The Cadillac Celestiq is the brand’s new flagship product that is going into production about a year from now. It is a true masterpiece that will be assembled as a custom commission with prices starting at $300,000 – and that’s before options and customizations are added. It may seem way too expensive and extravagant for a mainstream manufacturer but it turns out the demand for the Celestiq is very strong. In fact, it exceeds the company’s expectations by much.

The Autoline Network’s weekly podcast had Tony Roma, the Celestiq’s chief engineer, as a guest last week and he revealed some quite interesting facts about the development and production of the electric vehicle. Roma also confirmed the demand for the luxury battery-powered cruiser is way beyond what everyone in the company expected and this basically means the model is sold out for the first 12 to 18 months after production begins.

Gallery: 2024 Cadillac Celestiq reveal

“We already have quite a few hand raisers, like, many many more than we're going to be able to build in the first year or 18 months,” Roma said during the podcast. However, there are no exact numbers regarding Cadillac’s production capacity for the Celestiq, though Roma hinted no more than two units will be assembled daily. “The rate we're going to build these things is around two per day; they are essentially hand-assembled,” Roma added. Maybe 400 will be assembled in the first year? Maybe.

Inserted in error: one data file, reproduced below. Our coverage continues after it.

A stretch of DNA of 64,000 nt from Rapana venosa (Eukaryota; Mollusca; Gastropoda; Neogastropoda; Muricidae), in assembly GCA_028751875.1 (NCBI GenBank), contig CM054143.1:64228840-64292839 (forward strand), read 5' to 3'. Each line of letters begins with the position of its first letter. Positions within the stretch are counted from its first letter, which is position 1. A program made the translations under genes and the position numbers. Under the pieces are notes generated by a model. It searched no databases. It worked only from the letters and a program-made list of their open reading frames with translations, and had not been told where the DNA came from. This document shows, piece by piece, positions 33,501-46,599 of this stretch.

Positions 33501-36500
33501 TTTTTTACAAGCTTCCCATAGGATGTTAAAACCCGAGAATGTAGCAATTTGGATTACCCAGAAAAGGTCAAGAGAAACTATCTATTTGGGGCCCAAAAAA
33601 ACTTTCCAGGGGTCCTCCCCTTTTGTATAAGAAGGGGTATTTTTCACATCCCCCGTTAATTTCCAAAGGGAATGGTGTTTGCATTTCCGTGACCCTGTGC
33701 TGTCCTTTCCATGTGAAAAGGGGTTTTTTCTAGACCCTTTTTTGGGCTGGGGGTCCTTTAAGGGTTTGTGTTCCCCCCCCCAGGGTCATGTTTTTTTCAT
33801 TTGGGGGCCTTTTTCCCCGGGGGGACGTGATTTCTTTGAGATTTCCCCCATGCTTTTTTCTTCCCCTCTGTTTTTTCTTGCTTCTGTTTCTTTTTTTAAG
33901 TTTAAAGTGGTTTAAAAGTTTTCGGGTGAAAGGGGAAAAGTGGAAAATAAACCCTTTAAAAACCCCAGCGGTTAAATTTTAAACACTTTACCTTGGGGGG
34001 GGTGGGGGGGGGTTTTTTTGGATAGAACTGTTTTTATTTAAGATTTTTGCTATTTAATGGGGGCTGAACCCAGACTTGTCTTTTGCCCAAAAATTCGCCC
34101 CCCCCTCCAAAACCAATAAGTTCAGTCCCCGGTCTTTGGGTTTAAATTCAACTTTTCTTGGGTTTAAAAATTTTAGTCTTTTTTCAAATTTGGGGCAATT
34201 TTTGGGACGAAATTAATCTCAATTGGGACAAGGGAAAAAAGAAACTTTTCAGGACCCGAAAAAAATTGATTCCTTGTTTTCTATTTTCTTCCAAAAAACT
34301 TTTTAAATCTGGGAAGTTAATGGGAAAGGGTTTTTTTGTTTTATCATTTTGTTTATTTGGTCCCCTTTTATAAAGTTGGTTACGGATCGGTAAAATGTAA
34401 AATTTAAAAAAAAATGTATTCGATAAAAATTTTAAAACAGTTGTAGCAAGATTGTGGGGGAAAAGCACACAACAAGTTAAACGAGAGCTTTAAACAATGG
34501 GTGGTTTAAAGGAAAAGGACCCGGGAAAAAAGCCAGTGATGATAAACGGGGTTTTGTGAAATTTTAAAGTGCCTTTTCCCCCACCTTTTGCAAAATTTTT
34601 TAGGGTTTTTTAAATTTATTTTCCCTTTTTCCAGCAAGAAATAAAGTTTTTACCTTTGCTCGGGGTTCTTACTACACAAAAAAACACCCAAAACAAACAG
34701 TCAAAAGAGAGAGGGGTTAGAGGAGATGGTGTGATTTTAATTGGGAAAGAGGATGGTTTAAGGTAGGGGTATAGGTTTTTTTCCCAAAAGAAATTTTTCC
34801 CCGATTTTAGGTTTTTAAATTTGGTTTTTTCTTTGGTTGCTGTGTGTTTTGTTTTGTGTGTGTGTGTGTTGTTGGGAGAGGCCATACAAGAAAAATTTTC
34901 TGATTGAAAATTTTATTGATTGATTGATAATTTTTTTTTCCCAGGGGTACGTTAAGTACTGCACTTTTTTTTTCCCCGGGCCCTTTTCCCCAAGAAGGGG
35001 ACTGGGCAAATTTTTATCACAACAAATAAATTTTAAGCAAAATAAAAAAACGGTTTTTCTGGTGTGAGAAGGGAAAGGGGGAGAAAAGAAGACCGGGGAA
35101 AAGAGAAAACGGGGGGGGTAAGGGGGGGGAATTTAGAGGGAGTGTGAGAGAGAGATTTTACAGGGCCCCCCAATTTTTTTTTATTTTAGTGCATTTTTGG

Just like the production process of the Celestiq, the buying process will also be unique. Dealers of the brand will connect the customer with a concierge who will coordinate the communication with a designer, who will make each car built look exactly as its owner wants. Or, put simply, no two examples will be alike as there are almost countless customization options available. The production will take place at GM’s Global Technical Center in Warren, Michigan, with the team working on no more than six vehicles at a time.

As a reminder, Cadillac’s halo car rides on GM’s Ultium Platform and is powered by two electric motors with an estimated total output of 600 horsepower (447 kilowatts) and 640 pound-feet (868 Newton-meters) of torque. This is enough power to propel the Celestiq from a standstill to 60 miles per hour (96 kilometers per hour) in just 3.8 seconds.

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